Coronavirus: Brussels car parks at Sonian Forest remain open
    Share article:

    Coronavirus: Brussels car parks at Sonian Forest remain open

    Credit: Belga

    All car parks along the Flemish parts of the Sonian Forest have been closed because of the new coronavirus (Covid-19), but the Brussels parks will remain open to the public for the time being.

    The car parks at the Red Cloister in the Brussels municipality of Auderghem, and the Hippodrome in the Watermael-Boitsfort municipality, which both lead into the Sonian Forest, will remain open to the public this weekend. However, all car parks in the Flemish part of the Sonian Forest are closed.

    Taking the car for non-essential journeys is not allowed, said Sébastien Verbeke, chief of the Druivenstreek police zone, to VRT. “Last weekend we found out that the Sonian Forest is a popular place to go, but taking your car to get there is not allowed,” he said. The Flemish Nature and Forest Agency also stressed on its website that taking the car to go for a walk is not allowed.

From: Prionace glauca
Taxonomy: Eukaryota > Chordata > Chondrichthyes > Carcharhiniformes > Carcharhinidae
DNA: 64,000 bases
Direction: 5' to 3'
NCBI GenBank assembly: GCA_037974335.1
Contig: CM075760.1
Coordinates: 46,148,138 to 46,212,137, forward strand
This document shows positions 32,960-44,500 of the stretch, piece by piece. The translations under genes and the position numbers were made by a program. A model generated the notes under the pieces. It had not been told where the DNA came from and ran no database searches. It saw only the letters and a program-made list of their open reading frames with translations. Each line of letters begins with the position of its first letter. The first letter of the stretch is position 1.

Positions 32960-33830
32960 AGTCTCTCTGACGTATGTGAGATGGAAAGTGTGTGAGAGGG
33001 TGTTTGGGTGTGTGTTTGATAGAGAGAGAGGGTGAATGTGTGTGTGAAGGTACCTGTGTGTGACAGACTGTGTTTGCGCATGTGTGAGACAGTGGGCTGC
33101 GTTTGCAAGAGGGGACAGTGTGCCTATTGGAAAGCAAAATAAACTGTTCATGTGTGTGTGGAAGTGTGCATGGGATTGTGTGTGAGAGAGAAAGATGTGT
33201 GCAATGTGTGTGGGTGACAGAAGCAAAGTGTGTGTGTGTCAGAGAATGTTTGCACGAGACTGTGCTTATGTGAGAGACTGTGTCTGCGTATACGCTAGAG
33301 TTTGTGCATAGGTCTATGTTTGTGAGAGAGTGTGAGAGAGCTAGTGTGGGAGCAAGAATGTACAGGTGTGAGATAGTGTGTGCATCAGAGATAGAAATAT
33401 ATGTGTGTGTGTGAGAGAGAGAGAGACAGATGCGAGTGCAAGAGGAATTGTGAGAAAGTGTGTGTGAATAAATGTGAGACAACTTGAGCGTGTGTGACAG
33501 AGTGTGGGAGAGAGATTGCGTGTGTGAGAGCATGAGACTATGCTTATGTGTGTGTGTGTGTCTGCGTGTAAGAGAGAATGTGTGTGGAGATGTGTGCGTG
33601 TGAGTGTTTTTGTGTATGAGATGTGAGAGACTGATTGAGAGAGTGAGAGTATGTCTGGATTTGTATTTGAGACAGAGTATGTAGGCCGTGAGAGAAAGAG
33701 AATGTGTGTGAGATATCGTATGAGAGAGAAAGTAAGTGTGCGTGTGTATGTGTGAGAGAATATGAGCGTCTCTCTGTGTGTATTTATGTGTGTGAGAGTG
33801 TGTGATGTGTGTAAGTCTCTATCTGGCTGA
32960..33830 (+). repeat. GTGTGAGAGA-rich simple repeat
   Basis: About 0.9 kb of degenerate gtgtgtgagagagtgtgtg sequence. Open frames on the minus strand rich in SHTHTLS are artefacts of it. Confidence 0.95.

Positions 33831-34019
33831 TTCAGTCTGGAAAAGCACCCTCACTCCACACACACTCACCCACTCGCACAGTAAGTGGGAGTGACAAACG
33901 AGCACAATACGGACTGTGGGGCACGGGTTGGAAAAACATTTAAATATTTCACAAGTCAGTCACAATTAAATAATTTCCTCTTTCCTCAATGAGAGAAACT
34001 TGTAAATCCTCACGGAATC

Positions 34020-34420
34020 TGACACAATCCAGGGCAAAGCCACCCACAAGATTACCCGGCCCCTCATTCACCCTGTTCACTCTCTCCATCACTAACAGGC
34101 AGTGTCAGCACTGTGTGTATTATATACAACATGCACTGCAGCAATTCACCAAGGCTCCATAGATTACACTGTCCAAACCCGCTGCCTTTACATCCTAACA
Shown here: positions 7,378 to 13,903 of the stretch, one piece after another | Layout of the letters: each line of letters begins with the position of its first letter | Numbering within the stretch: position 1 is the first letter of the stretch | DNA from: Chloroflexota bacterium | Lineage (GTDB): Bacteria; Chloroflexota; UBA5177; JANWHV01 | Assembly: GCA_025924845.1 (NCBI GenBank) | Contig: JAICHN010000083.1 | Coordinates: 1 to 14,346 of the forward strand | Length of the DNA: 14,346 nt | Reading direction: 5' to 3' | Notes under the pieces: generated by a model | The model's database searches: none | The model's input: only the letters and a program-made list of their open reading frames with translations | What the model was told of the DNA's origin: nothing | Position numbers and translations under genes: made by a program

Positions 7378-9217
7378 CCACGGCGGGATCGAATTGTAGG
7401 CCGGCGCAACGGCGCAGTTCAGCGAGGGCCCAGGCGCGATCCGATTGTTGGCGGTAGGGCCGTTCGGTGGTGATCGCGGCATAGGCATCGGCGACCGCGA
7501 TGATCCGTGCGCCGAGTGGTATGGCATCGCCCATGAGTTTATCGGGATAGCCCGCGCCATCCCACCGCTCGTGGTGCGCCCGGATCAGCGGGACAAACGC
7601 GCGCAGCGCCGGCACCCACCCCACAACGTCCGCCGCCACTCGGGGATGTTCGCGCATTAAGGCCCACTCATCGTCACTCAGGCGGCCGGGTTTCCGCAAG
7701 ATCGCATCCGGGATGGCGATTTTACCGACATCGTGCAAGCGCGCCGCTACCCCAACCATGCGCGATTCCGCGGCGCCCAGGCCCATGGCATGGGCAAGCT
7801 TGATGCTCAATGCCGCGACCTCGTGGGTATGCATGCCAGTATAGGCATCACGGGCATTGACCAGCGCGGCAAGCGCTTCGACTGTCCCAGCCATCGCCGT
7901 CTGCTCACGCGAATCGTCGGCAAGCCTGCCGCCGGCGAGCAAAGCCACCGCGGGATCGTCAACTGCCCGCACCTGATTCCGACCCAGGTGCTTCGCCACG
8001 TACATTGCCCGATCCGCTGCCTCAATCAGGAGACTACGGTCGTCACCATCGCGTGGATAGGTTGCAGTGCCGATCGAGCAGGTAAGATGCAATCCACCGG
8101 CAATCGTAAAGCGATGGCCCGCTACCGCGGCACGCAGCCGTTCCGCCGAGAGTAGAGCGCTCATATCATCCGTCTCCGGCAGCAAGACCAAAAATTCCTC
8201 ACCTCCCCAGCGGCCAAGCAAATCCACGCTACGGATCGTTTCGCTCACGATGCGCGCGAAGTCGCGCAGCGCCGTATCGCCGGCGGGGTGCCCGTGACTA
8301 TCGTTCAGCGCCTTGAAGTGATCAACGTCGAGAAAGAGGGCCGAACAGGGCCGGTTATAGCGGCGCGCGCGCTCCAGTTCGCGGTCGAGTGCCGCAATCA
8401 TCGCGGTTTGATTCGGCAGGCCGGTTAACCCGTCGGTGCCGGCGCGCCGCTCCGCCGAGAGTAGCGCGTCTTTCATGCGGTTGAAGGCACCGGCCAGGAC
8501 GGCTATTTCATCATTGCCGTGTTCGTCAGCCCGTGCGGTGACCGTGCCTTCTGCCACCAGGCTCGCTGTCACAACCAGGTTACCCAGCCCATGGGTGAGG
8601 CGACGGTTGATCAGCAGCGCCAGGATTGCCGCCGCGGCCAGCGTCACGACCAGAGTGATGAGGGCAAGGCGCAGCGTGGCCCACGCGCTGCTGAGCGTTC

Related News:

     

    The car parks on the Flemish roads leading to the forest are closed to the public, but as the Brussels government has not yet issued any additional guidelines, the car parks on that side will remain open for now.

    “The car parks in Brussels are not closed yet, but the local police zones of Auderghem, Boitsfort and Uccle will check whether people taking a walk are allowed to be there,” said Stéphane Vanwijnsberghe, who is responsible for the Forêt de Soignes, to Bruzz.

    “The federal government asked people to go for a walk in their own neighbourhood, so people from other cities are not supposed to come to the forest by car,” he added. Extra attention will also be paid to ensuring that people abide by the social distancing rules, Vanwijnsberghe said.

    “Over the past few weekends, we have seen more people than usual, including people who do not know the forest. Therefore, we expressly ask that all dogs are kept on a leash and that people do not deviate from the paths,” he said. “We certainly recognise the need to get outside, but with respect for the forest,” Vanwijnsberghe added.

    Maïthé Chini
    The Brussels Times